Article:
Good timeout choosing is the key for high-availability. Do not trust network applications that do not permit you to choose a timeout.
Why most of the funny features are disabled on UNBIT systems ?
Because most of the self-healing functions and resource management are integrated in the platform.
How can i buy commercial support for my company ?
Write a mail to info at unbit.it with the keyword 'uWSGI' in the subject. The mail should includes Company information and obviously your specific request. We will reply ASAP
Does it will allow me to run python apps on my ancient closed-mind isp ?
Probably not. The uWSGI server has no support for automagic configurations.
How does it compare to solutions like Passenger ?
Passenger is a really great product, but we are not interested in automagic configurations and extreme user-friendlyness. We are hacker/geek/tech/business - friendly, and we are really bad at writing software for "people" ;)
What about mod_wsgi (the apache one)
Its "daemon mode" is wonderful, and it is probably one of the best way to deploy python apps. We are against embedding interpreters in webservers so we are against its "non-daemon mode". A bit of uWSGI code is based on mod_wsgi ideas.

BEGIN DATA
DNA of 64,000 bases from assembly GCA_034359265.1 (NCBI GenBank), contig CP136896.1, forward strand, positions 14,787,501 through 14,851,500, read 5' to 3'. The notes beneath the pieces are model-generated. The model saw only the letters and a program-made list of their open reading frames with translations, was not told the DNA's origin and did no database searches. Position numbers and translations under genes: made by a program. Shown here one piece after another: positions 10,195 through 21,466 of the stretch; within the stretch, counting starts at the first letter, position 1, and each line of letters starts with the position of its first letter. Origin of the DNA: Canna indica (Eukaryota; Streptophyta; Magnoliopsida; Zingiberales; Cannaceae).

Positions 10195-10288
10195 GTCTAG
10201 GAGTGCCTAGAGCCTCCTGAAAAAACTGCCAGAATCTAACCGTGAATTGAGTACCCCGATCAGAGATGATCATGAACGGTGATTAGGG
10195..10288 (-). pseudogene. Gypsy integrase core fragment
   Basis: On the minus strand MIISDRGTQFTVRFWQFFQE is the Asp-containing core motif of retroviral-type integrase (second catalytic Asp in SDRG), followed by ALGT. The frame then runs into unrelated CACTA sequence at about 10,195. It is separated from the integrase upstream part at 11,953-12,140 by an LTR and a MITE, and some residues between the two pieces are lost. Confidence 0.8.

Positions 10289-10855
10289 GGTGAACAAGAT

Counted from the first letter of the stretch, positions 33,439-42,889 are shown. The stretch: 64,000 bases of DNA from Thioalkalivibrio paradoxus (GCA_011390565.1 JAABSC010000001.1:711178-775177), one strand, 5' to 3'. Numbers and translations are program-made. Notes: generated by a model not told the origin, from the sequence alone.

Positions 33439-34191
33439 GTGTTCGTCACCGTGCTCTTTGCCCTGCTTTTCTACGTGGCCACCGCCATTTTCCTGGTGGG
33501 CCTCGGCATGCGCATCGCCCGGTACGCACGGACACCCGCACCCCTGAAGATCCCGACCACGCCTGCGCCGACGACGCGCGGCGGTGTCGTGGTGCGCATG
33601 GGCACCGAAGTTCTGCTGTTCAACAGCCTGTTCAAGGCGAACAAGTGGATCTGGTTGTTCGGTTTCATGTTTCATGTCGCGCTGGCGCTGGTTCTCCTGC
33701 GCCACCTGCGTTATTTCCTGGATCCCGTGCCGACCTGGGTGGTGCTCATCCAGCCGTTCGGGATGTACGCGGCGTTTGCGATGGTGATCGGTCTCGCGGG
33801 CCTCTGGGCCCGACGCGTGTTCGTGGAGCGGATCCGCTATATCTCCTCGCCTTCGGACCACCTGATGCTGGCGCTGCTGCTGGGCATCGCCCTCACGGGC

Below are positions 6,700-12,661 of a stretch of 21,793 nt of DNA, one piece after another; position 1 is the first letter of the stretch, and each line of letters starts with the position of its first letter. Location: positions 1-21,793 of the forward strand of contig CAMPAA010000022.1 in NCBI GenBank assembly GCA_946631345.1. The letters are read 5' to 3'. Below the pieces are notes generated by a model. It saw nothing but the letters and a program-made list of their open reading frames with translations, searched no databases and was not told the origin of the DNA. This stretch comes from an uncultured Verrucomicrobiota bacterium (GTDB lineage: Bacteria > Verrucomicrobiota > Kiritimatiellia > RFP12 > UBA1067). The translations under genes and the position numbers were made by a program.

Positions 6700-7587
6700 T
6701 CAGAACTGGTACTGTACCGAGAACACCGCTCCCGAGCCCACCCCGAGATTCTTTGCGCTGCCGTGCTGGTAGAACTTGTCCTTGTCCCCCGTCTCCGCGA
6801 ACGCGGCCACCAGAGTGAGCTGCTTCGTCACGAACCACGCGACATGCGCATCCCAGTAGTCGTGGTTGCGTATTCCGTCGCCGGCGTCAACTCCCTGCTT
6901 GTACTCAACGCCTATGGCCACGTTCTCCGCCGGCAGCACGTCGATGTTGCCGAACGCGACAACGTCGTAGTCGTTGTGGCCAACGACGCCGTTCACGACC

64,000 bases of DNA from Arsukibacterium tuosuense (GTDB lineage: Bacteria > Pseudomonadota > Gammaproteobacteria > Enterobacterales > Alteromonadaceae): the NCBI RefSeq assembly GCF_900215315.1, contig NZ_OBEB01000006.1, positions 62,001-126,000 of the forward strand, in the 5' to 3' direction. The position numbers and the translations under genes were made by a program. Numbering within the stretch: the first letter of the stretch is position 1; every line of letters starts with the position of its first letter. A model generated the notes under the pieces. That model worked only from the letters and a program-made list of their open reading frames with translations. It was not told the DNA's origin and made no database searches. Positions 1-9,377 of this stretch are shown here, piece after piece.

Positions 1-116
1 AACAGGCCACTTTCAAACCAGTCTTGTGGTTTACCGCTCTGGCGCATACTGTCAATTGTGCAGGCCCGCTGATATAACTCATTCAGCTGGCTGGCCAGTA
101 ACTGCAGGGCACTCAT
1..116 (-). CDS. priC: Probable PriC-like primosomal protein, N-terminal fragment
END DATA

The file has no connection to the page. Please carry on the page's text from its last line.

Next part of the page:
It is GPL2, can i use it in commercial products ?
Yes, the uWSGI server only executes your applications, it does not link with them in any way (even if we expose the uwsgi module to your app). The problem could rise on webservers integration modules, but we will try to choose the best license for them. Please if you are a software license expert subscribe to the mailing-list and post your ideas.
Where are the benchmarks ?
Are hidden in a secret crypt on a secret island on a secret planet. If you are a benchmark fan you can try to find them. Sorry, we do benchmarks only for regressions test, most of the time people want becnhmarks only for starting flames. If you really need them for your business you can search on some mailinglist (for example on the cherokee list we posted a simple benchmark with flup), or ask someone (else) to do them for you.